These rolls are associated with a uniquely Danish holiday and tradition that originates back several centuries.
Stor Bededag (translated into English it would be Great Prayer Day or All Prayers Day) falls on the 4th Friday after Easter. The name comes from the fact that it was a consolidation of several minor holy days and it was first introduced in 1686.
On Stor Bededag nobody was allowed to work. That included bakers and so they would bake these wheat rolls for everyone to buy the day before. On Stor Bededag, people would toast the rolls and eat them, usually just with butter.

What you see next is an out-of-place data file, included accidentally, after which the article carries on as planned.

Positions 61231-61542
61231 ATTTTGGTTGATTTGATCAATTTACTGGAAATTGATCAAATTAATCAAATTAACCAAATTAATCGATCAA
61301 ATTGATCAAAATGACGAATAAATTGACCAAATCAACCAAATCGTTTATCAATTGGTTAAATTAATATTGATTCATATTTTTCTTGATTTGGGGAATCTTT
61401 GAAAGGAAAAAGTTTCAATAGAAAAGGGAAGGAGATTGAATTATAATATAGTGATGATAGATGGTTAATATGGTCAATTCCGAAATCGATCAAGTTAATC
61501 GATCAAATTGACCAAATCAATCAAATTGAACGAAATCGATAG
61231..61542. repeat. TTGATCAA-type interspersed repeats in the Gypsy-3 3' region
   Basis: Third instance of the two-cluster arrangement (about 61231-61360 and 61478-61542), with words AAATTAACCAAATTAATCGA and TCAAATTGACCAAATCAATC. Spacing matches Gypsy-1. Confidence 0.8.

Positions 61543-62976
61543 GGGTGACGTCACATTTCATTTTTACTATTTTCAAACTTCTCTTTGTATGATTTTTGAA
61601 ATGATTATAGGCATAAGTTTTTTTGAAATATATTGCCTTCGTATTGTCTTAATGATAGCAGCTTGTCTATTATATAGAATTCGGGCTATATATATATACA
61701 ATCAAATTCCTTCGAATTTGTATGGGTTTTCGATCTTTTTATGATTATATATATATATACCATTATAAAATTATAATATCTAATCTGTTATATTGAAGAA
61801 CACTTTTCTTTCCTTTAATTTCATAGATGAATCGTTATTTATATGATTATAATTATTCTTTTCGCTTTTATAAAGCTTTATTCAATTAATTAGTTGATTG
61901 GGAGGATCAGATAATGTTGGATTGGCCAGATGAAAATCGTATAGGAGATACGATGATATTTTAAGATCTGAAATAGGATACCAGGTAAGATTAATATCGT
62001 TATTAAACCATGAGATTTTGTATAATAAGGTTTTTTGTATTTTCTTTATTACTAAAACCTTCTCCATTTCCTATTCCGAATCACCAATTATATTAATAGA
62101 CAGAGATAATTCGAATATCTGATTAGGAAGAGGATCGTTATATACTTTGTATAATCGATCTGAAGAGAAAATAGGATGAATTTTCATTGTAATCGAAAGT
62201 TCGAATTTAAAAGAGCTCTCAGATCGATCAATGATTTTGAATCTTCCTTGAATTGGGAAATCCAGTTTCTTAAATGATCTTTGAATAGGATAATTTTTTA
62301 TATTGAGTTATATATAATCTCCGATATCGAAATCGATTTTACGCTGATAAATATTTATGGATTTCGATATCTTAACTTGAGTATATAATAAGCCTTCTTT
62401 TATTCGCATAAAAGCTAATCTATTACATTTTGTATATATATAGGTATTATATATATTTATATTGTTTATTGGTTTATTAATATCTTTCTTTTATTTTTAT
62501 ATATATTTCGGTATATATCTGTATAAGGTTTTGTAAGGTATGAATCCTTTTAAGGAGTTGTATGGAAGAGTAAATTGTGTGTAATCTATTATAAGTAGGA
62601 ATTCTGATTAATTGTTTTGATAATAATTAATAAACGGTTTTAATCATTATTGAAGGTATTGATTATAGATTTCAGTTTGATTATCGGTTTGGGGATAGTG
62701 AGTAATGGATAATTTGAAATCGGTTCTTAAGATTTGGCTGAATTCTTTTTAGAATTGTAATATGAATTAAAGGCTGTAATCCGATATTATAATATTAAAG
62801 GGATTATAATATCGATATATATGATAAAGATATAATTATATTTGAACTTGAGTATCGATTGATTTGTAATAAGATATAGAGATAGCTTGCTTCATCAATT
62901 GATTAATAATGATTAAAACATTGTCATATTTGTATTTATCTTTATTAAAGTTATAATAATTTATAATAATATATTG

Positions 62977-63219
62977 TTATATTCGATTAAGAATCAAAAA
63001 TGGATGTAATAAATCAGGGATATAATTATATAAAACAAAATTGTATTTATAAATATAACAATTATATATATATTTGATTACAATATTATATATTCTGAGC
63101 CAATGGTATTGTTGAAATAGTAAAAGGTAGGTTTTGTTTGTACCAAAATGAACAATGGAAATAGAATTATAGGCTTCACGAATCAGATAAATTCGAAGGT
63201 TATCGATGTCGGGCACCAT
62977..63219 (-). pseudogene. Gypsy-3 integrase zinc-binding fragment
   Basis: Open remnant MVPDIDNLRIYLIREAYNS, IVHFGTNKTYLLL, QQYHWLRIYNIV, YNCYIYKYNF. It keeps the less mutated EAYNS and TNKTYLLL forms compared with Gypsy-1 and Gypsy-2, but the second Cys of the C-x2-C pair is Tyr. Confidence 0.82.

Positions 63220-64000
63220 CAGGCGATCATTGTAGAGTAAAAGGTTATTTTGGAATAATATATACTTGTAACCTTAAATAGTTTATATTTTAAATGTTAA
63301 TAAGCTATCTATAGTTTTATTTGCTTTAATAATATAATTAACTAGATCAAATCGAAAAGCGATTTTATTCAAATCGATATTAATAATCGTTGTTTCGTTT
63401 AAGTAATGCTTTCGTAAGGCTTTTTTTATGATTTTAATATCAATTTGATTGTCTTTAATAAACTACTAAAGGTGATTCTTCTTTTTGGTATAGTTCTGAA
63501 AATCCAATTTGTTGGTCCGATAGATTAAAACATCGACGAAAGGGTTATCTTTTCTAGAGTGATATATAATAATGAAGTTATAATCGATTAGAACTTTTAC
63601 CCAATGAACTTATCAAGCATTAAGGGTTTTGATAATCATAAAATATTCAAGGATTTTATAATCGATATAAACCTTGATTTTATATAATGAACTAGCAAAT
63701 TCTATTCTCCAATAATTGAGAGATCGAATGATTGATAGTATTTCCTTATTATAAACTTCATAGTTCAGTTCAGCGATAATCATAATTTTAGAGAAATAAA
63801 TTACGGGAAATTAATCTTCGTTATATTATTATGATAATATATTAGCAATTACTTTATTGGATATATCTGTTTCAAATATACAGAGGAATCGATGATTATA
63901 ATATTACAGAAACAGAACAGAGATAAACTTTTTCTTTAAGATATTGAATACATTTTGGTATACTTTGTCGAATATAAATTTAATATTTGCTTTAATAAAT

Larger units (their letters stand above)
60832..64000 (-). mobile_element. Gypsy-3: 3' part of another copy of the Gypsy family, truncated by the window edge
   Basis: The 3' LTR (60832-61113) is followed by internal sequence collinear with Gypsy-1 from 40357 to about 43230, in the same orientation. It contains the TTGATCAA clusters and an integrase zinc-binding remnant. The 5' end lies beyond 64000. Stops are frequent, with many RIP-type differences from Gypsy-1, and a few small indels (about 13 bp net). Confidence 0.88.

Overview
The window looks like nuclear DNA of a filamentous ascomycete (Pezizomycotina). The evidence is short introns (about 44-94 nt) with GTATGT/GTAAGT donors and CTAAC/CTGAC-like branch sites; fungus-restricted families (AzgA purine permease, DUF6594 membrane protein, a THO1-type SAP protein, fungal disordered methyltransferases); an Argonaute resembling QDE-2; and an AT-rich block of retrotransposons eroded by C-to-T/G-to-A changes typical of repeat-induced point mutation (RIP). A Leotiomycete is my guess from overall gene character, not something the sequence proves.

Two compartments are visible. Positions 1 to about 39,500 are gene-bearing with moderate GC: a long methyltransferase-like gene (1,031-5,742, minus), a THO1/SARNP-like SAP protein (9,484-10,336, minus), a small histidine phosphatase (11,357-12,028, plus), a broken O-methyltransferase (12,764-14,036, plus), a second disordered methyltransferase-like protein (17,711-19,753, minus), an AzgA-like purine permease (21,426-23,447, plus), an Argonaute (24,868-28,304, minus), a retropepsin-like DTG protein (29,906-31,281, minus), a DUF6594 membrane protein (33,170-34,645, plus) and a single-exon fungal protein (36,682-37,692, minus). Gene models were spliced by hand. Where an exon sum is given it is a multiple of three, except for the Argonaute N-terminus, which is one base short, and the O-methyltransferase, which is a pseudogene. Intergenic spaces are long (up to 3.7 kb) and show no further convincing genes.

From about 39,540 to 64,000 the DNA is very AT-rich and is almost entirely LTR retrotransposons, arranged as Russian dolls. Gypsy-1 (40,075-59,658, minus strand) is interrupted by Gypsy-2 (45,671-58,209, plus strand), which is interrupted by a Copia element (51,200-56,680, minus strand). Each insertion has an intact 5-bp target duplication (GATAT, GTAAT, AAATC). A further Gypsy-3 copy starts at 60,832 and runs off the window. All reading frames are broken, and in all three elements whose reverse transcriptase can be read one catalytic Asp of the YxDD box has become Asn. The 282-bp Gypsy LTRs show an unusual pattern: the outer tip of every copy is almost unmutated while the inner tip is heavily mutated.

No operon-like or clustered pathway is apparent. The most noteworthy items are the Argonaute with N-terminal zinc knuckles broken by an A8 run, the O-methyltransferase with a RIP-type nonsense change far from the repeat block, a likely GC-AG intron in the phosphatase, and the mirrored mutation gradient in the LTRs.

To this day, it is a holiday that is observed as a day off from work and by enjoying these kinds of wheat rolls. Actually many have made it a tradition to have them the evening before Stor Bededag, toasted and with butter.
The rolls have a lovely taste of cardamom and to me it’s no wonder they have stood the test of time!